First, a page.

South Oxford Community Centre

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Caudwell's Castle

Caudwells castle smaller

Originally known as North Hinksey House, this building (left) was erected on Folly Bridge Island in 1849 for Joseph Caudwell, an eccentric Oxford accountant who perhaps planned it as a folly to match the existing name of the bridge. 'Caudwell’s Castle' soon attracted unwanted attention from high-spirited undergraduates, one of whom was shot and seriously hurt by Caudwell in 1851 while trying to drag one of the cannons that sat on the forecourt into the river. At his subsequent trial Caudwell was found not guilty after his counsel made much of the malicious intent of the students who '...after luxuriating at a cricket club supper at the Maidenhead, smoking cigars and drinking beer, sallied forth, and in order to fill up or rather to kill time, proceeded to this man’s house for wanton mischief, and to despoil his premises, for the sake of gratifying a morbid and wicked disposition'.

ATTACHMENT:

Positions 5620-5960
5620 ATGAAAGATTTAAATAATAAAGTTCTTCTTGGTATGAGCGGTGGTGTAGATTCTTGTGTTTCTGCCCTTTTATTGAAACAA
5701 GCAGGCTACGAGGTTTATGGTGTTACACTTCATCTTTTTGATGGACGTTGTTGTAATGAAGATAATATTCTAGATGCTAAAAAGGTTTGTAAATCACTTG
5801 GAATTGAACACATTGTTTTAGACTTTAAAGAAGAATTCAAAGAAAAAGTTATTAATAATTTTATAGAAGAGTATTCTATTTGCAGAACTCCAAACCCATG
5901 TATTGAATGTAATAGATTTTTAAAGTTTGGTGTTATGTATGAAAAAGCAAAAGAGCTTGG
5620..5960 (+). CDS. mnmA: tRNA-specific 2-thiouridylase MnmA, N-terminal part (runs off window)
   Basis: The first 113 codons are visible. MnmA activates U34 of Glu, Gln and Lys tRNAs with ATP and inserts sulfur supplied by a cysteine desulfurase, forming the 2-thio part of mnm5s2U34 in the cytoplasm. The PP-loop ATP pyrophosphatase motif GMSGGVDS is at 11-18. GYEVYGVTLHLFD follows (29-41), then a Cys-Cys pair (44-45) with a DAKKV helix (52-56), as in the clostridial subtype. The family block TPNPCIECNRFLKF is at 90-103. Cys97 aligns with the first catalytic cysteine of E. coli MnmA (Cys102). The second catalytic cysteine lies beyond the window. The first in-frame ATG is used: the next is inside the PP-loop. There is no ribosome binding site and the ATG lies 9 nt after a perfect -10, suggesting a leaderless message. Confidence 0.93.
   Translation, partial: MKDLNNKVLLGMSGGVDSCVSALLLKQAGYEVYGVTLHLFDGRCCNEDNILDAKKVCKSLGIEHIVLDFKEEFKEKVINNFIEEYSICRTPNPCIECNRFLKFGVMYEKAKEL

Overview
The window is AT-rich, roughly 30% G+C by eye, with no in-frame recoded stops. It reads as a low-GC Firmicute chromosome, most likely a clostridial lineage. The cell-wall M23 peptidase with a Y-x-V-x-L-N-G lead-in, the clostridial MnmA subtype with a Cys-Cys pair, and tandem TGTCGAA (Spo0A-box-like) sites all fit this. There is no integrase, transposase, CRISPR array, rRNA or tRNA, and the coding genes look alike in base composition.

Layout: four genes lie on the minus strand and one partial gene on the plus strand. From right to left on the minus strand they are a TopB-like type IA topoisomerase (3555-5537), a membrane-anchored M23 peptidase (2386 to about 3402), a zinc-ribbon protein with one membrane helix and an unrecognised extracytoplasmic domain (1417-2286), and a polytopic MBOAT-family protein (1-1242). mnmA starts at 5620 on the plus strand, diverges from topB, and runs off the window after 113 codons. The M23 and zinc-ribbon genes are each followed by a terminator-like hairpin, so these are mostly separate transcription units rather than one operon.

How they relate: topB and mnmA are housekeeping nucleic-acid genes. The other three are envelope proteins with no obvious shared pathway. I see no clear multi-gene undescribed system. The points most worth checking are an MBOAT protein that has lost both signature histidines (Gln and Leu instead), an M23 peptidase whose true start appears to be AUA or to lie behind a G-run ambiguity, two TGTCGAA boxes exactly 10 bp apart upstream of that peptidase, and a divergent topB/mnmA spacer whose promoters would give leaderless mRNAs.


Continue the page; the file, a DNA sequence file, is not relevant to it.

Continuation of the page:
The building features an interesting variety of windows and a number of plaster statues, including, on the roof of the roadside facade Atlas who has unfortunately lost his globe. Beneath here you can see what was originally the front door, now bricked up, with the forecourt in front of it.

[4 Folly Bridge Island prior to crenulation in 1974]

4 Folly Island prior to crenelation in 1974. Image © Oxfordshire County Council, Oxfordshire History Centre, ref: D256883a.

Just to the west of Caudwell's Castle is 4 Folly Island (right) which was built in 1875 and designed by the Oxford architect George Shirley. As this old photograph shows, it originally had a steeply-pitched roof, but the upper storey was rebuilt and crenelated in 1974. If you stand on the towpath at the end of Codben Crescent, and look at the back of the house, you can see the old roof-line and the outline of where the chimneys used to be.

To the south of Caudwell's Castle, across the river on a small triangle of land beside one arch of Folly Bridge, was a public lavatory. It can be seen marked 'Lav' at the centre of this extract from the 1939 Ordnance Survey map ['FB' means 'footbridge']. This small brick building still exists, though it is more-or-less invisible as it is totally overgrown with ivy and has two large willow trees immediately beside it. However, the gate to it in the iron railings, just to the west of the pedestrian crossing over the Abingdon Road, can still be seen.